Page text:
“We’ve worked extensively on the dance. For a 90-minute opera to have a nine-and-a-half minute dance…Well, it is unlike any other opera. Candace (Evans) is very detailed in her choreography, and I love the challenge of the movement,” Racette said. “I am a visceral performer. I am at my best when my body is warmed up and I can just chew the scenery. This is all about just going for it.”
Although Racette doesn’t have a dance background, she has a movement background. This is borne of the fact that throughout her career, she has embodied so many characters who are completely unlike herself.
“Movement and physicality has always been a part of what I bring to the table as a performer. I’ve never been a ‘Park and Barker,’ as I call it. The movement and the physical attitude of the character I am portraying is as important, and sometimes even more important, than the vocalism of the role.”
Racette continued in a teasing tone. “You know, in the production Salome gets naked. I have had people ask, ‘So, are you actually going to get naked?’ I say buy a ticket and come and find out. I encourage you to print that.”
Originally from New Hampshire, another aspect of Racette’s Texas connection is that she earned her bachelors degree in music from North Texas State University before joining the Merola Opera Program and the Adler Fellowship at San Francisco Opera.
Racette ended up at North Texas because they had a great jazz program, and jazz was her first love. “Actually, singing was my first love, and my high school music director guided me toward what he loved. North Texas was a great school for me at the time. One I could afford and one that was also very good.”
On that note, it is quite wonderful that San Antonio audiences have a very special opportunity to see the renowned soprano in “Diva on Detour” at 8 p.m. on New Year’s Eve. Accompanied by pianist Craig Terry, Racette will share her first love in a cabaret-style performance. “This is a show that I have done quite a few times, and I am so excited to be doing it at the Tobin.”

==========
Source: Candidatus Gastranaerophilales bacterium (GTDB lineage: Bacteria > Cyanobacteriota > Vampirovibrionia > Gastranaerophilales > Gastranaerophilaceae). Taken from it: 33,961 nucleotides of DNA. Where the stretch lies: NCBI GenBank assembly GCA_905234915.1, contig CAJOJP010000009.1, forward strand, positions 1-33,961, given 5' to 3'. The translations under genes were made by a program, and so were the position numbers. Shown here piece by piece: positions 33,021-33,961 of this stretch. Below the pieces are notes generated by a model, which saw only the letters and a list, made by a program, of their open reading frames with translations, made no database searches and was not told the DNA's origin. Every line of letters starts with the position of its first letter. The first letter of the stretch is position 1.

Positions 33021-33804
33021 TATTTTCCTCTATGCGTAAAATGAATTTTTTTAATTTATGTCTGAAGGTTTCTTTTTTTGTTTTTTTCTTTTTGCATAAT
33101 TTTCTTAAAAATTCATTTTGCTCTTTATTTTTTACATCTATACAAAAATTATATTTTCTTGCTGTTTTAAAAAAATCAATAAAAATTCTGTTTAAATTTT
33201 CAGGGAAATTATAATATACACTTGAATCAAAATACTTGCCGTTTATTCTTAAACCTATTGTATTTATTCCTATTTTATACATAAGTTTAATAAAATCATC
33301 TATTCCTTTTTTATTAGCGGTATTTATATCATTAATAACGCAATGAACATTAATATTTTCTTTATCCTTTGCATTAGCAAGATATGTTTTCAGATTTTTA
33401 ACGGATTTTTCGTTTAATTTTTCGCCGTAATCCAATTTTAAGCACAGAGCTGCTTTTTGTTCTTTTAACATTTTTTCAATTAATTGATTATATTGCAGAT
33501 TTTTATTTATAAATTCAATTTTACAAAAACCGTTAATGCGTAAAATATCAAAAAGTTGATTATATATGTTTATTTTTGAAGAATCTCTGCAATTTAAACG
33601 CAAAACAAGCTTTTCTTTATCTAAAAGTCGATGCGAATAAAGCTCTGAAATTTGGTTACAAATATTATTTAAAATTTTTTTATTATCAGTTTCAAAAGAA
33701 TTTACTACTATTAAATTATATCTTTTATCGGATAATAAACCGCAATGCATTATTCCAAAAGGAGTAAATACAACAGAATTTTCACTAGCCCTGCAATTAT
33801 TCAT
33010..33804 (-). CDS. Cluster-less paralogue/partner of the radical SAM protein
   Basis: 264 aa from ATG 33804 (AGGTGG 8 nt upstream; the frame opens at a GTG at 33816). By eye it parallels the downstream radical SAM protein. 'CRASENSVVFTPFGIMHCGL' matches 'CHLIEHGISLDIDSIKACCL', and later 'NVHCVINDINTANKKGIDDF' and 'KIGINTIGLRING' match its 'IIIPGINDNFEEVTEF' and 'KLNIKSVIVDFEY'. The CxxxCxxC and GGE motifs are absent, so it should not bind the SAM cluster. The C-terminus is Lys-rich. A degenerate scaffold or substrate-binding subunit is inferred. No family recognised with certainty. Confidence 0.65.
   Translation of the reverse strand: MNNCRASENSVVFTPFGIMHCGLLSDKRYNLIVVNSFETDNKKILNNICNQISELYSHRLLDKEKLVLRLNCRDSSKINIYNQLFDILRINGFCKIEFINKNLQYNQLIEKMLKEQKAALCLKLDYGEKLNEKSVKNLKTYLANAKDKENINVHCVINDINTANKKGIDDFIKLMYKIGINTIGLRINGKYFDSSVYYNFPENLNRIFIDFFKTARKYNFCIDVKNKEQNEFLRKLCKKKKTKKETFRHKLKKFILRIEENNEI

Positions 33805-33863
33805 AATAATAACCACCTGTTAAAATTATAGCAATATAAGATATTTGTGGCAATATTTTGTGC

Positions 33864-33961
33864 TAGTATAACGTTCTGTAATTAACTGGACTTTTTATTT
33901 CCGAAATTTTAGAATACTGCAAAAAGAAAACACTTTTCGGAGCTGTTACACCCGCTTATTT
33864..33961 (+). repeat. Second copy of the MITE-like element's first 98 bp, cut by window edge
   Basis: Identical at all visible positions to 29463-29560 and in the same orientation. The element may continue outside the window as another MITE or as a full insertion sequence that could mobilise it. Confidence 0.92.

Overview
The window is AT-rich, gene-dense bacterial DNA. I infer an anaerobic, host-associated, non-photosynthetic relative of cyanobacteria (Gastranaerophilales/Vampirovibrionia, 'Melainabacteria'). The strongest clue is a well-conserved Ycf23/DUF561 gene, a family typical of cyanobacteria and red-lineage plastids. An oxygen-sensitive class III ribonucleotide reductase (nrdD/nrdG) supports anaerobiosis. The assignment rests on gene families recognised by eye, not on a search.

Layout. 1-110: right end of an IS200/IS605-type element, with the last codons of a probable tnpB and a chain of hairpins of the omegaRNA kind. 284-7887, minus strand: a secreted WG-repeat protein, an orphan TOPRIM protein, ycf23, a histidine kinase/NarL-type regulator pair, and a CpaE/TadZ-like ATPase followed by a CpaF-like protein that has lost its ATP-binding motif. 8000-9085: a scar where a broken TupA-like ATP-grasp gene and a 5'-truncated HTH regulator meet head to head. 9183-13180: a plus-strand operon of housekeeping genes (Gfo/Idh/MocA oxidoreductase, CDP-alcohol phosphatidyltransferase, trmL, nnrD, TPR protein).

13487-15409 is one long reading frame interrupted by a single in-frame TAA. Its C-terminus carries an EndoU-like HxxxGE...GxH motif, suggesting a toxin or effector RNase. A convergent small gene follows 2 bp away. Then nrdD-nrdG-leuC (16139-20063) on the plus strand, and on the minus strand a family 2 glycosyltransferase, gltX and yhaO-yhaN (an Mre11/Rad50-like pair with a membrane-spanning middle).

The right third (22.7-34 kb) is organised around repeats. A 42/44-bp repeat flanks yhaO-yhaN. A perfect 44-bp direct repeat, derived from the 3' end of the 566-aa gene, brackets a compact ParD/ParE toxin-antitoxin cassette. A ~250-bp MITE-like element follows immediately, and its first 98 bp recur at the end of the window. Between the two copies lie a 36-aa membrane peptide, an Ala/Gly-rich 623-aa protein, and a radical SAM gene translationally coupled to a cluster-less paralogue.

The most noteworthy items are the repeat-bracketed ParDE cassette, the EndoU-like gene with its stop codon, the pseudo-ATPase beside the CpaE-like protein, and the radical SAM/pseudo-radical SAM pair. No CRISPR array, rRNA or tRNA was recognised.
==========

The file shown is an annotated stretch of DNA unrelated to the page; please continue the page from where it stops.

The beauty of it all is that she found her way to where she belongs in the opera world, but she is still able to perform these great standards that she came to love in her youth. “What appeals to me about cabaret is the immediacy of the storytelling and the intimacy of the stories,” she said.
In this great setting, the audience can savor this dynamic performer in favorites from Cole Porter to Edith Piaf.
“Don’t get me wrong. I belong in the opera, I love it, it’s what I am supposed to be doing,” she said. “But I also feel like the cabaret genre is something that I am meant to be sharing.”
This collection of standards is also available on CD via iTunes, Amazon, or gprrecords.com.
In addition to the Diva, the San Antonio Symphony will also offer a symphonic toast of waltzes and polkas by Johann Strauss, Jr., joined by singers from the cast of “Salome“ in light operetta favorites from Old Vienna under the baton of Maestro Sebastian Lang-Lessing. After the concert, stay for a special New Year’s Eve performance with the Rick Cavender Band in the lobby of the Tobin Center. Before the evening’s performances, there is also a limited seating dinner package available to make the evening complete. A black tie is optional, of course.
Tickets are still available for both performances of “Salome” on Thursday, Jan. 8, and Sunday, Jan. 11. For more details and ticketing, visit the Tobin Center Box Office online or by phone at (210) 223-8624.
Tickets are still available for “Diva on Detour” and the New Year’s Eve bash at the Tobin. Visit the Tobin Center Box Office online. There may still be limited seating for the dinner package by calling OPERA San Antonio at (210) 673-7270.
*Featured/top image: Patricia Racette in Diva On Detour. Courtesy photo.